This series will better help any listener understand why they personally think the way they do, it will also challenge them to understand why others think the way they think. This will be true of Christians, atheists, Jews and Muslims. Cary, a man of strong convictions himself, is refreshingly respectful of all the positions he covers, whether or not he agrees with them. He is also forthcoming with his own biases.
Cary does buy into "The New Perspective on Paul" as introduced by Sanders and made popular with N.T. Wright. I myself think that this position is a bit flawed. He discuses this position in relation to the Christian concept of legalism and Augustine. Yet, despite this disagreement I find myself compelled to take Cary's advice at the beginning of the lecture series and listen to this one again. I did find his presentation of this position to be the clearest one I've come across. And I'm sure listening to the series as second time will be even more rewarding than it was the first time through. I am also looking forward to listening to his other lecture series.
Cary has a particular gift of exposing how theology and philosophy have impacted each other over the years, and how these developments have changed Islam, Judaism and Christianity over the years, and in turn how these religions have also had impact on philosophy.

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5 of 5 people found this review helpful

5 out of 5 stars
By Philo on 07-13-16

If the topic sounds interesting, you'll like this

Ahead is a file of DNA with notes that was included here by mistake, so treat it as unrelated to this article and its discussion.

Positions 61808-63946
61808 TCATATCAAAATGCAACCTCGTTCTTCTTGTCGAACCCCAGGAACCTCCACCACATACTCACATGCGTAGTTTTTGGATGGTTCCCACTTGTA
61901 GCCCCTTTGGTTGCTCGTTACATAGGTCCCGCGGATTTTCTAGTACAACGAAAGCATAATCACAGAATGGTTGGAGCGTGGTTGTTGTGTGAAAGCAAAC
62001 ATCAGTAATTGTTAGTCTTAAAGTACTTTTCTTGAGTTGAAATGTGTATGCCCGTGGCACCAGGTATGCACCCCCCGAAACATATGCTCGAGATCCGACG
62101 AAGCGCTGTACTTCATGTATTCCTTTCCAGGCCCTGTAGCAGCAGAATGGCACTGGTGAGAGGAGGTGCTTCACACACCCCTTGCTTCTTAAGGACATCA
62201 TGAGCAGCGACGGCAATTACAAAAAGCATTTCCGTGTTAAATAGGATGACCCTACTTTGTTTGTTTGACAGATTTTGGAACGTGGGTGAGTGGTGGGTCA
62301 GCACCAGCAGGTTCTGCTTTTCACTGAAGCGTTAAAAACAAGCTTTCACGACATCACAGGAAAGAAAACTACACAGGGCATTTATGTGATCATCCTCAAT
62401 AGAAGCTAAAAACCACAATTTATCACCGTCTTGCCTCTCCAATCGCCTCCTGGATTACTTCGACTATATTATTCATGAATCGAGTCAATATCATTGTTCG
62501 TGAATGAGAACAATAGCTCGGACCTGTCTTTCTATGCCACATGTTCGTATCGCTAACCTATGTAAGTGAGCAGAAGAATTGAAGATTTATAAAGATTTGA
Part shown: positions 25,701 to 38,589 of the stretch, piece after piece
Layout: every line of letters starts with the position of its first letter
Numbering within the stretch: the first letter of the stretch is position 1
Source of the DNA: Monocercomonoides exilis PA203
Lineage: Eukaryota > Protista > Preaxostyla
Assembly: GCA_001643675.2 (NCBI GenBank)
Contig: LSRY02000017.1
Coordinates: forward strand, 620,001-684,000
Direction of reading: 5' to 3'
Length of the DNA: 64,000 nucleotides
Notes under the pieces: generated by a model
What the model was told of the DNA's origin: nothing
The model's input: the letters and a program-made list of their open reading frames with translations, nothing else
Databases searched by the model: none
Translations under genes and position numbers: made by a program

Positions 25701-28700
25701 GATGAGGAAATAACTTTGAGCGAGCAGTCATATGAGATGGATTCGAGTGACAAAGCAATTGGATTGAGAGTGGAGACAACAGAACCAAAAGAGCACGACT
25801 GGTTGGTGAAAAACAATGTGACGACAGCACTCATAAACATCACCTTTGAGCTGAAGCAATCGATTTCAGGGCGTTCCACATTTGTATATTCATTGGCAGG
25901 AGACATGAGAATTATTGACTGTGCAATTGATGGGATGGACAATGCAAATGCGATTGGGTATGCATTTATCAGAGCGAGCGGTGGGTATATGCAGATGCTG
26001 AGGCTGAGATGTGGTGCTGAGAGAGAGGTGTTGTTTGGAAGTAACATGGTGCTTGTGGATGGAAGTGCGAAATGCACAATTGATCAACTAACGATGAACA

I am assuming the listener has a pretty good attention span and pretty good patience with walking through a lot of moderately abstract words and ideas. The person who would not like this is one who would quickly start rolling eyes and glazing over at any description of the details of religious doctrine. I love this lecture set. From days of sitting in Episcopal church as a little boy, I have always scratched my head at its odd (to my boy self) utterances, such as the Nicene Creed. Hey WHAT?! As a little boy with a hunger for vocabulary, I had a hunger to grab those words and phrases and follow them like strings back to whoever and wherever they came from. What does that MEAN? What did those people THINK? How did my "ordinary" neighbors and family members come to reel off all this jargon with apparently little deep understanding of it? How could they say they base their lives on that? As with political matters (where I read just today some impassioned, blustery comment on the Constitution's 14th Amendment, of which the writer was clearly utterly clueless), I have had the same feeling with almost all religious remarks and assertions I hear. How could people seem so ignorant and yet be hurling this stuff at each other and fighting about it? In other words, I am a scholar by temperament. I HAVE to dig into this stuff. And here, I am mightily rewarded. I am swimming in this stuff. And the presentation is ideal. This is as listenable as I could imagine this topic being. As I strive to do as a professor, this professor uses the most clear, plain examples possible to open our minds' eyes to some pretty fancy ideas. This is first-rate. Not only Plato and Aristotle, but inquiring minds might want to know, who was Plotinus? Philo of Alexandria? Maimonedes? Augustine? On and on.